TIME is running out for fans to vote for their favourite Town players.
Town are looking for a top 100 to feature in a book to be published ahead of the centenary in 2008.
Nominations are being taken until Christmas, when a panel of judges will consider all the names put forward by supporters.
A final list will then be drawn up and handed to the publishers.
One of Huddersfield's most famous sporting sons is included among the nominations this week.
Ken Taylor played over 250 games for Town in addition to cricket for Yorkshire and England.
As a teenager, he played cricket for Primrose Hill and football for Town Reserves at Leeds Road all in the same afternoon!
Now 70 and living in Norfolk, he is still fondly remembered by Town fans and also by a wider public who admire his sporting paintings.
Winger Terry Gray, defender Keith Hanvey and popular full-back Simon Trevitt are the others picked out alongside Taylor.
TERRY GRAY was with Town as they slipped down the divisions in the 1970s, but still proved himself a very useful player and goalscorer.
An England junior tennis player at Wimbledon when he was 15, was also a highly promising schoolboy footballer who played for England Grammar Schools.
Born on June 3, 1954, he signed for Chelsea on amateur forms shortly after leaving school and was with Leeds Ashley Road when he won two England Youth caps and began to attract League scouts.
Town signed him as a pro in August 1972 (Wolves had released him after a trial in December 1971) and he proved an industrious player who was equally adept in a variety of positions.
Joining Town when they were a Second Division club, he made his League debut in the Third and left them as a Fourth Division side.
Their first season in the Fourth proved his most successful as a goalscorer - he grabbed 19 in League and Cup matches.
Towards the end of his days with Town, he was appointed club captain.
In June 1979, he moved to Southend United as a £10,000 make-weight in Mick Laverick's £45,000 move to Leeds Road.
At the end of the season, United were relegated as Town won the Championship, but 12 months later he won a Fourth Division winners' medal with the Shrimpers.
He joined Bradford City on a free transfer in July 1982, winning their Clubman of the Year award in his first season. Gray moved to Preston in 1984.
Nominated by: John Marston, Dewsbury
KEITH HANVEY was a major influence in two promotion campaigns with Town.
A towering centre-back alongside Dave Sutton, he proved a sound investment when signed from Grimsby Town in July 1978 for £14,000.
Born in Manchester in 1952, he signed as an apprentice for Manchester City in September 1970 and turned professional the following August.
A broken leg suffered in a Reserve match largely wrecked his career at Maine Road and he moved to Swansea and then Rochdale, suffering successive relegation seasons. In February 1977, Hanvey signed for Grimsby Town, only to see them also head for Division Four.
A key figure in Grimsby's bid to make an instant return, he was snapped up by Town. After six good years at Leeds Road, Hanvey began a second spell with Rochdale in July 1984, only for him to have his contract terminated the following May.
He returned to Leeds Road as commercial manager and is today one of the figureheads for the Supporters Trust.
Nominated by: D Smith Huddersfield
COMING from a sporting family of staunch Town supporters, Simon Trevitt always dreamed of playing for the Terriers.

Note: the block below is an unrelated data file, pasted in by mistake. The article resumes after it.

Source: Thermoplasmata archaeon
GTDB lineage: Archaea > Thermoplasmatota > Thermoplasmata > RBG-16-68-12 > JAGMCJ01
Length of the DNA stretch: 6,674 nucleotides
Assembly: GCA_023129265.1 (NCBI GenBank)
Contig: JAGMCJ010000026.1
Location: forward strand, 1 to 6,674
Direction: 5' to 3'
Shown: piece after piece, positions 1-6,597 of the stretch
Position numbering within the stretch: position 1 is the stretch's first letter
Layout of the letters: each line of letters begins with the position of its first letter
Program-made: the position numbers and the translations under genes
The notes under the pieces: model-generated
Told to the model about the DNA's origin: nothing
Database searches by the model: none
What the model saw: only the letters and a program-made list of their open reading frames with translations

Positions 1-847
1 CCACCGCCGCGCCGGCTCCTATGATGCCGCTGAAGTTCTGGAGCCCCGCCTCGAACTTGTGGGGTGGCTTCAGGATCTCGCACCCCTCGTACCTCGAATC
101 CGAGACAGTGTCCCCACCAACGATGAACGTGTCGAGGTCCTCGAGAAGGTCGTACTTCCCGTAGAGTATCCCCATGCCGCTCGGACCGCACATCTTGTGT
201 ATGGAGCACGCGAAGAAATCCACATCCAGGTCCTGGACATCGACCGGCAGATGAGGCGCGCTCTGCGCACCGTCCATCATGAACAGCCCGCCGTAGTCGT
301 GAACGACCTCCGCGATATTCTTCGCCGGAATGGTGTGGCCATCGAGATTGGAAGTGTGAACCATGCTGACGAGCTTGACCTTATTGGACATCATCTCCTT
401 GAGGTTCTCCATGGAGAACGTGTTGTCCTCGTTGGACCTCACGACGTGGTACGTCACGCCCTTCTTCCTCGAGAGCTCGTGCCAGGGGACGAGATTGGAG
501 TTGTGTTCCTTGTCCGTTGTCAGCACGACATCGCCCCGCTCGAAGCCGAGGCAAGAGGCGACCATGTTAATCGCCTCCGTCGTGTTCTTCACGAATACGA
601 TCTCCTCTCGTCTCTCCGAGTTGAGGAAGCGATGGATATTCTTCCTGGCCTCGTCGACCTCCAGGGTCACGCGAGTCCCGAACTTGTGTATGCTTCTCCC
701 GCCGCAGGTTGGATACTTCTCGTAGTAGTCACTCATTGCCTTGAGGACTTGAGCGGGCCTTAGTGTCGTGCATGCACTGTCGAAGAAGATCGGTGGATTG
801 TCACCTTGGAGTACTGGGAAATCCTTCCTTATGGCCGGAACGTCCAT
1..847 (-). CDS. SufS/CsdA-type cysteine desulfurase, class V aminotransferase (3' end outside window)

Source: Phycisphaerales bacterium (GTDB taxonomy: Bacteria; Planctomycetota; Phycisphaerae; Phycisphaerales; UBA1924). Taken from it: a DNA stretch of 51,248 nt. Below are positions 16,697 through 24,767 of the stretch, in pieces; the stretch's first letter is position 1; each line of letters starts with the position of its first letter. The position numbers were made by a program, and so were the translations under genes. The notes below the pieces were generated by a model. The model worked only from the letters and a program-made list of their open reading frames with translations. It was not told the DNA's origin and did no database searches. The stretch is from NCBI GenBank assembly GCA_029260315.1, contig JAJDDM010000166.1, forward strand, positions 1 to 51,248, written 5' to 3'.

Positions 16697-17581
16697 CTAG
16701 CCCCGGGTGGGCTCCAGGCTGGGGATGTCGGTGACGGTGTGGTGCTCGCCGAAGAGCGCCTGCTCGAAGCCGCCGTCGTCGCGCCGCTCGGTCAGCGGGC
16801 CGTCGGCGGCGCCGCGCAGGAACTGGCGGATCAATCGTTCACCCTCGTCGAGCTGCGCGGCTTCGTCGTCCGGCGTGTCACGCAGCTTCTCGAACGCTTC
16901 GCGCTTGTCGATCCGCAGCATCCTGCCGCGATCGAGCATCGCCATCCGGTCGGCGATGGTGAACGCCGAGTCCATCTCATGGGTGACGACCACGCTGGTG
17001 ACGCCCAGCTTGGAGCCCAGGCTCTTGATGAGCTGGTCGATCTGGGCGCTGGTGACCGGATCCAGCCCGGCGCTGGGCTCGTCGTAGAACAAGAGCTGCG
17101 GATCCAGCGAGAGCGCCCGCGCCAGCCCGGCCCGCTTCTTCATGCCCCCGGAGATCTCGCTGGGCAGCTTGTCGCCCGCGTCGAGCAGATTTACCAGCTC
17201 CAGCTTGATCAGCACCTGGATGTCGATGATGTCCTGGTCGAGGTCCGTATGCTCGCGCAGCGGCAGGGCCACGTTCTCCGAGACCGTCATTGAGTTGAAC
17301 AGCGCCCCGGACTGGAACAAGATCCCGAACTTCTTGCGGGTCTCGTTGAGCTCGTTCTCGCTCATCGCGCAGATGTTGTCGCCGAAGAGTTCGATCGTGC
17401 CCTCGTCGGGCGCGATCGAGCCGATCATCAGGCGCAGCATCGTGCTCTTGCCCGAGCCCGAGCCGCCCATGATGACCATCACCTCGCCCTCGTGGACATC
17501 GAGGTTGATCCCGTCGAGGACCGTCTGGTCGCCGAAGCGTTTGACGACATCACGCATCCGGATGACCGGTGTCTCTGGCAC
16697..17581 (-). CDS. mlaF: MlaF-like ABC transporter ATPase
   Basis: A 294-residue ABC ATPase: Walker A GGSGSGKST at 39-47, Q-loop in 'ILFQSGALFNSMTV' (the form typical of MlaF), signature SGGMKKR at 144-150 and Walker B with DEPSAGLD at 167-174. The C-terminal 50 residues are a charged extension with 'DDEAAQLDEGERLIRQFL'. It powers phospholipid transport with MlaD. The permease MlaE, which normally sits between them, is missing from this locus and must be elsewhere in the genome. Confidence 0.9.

In May 1984 that dream was realised when he was offered apprentice terms and, in June 1986, he became a full-time professional.
He went on to become a favourite in the right-back slot and, after missing out on the Autoglass Trophy final at Wembley in 1994, he returned to the national stadium the following year and helped Neil Warnock's team win promotion against Bristol Rovers in the play-off final.
After breaking into the first team he had a tough job - replacing the excellent Malcolm Brown - but he soon became an established favourite despite suffering his fair share of injuries.
The most famous was when he damaged knee ligaments when vaulting over a small fence alongside the pitch during the Isle of Man tournament!
Trevitt has, most recently, been playing for Guiseley.
Nominated by: John Drake, Liversedge.
KEN TAYLOR was one of the most talented sportsmen ever born in Huddersfield.
He was of that rare breed who divided their time between League football and Championship cricket and was good enough to win three Test caps for England, playing against India and Australia.
He was a half-back for Town and Bradford, and an opening batsman for Yorkshire and England.
In between, he found time to study at the Huddersfield School of Art and at the Slade School of Fine Art, London. He later became an arts master and is now famous for his sporting portraits.
Taylor, now 70, began with Town as an amateur in May 1950 and, after a spell with Yorkshire Amateurs, signed part-time pro in September 1952.
He made his League debut in Division I, but it was as a wing-half in Division II that he became an established member of the side, with Bill McGarry and Len Quested as his main partners. He was awarded his county cricket cap in 1957 and helped Yorkshire to seven titles between 1959 and 1968 and to a Gillette Cup victory in 1965.
He missed the 1963-64 football season because of a cricket coaching job in New Zealand, re-signing for Town in July 1964.
The following February, Taylor joined Bradford for £2,000 and helped the Park Avenue club to the fringe of promotion from Division IV. He retired in 1967.
He went to Cape Town in 1969 and combined teaching with cricket and football coaching. He returned to Britain and worked in Norfolk, where he still lives.
Nominated by: John Hayes, Liversedge.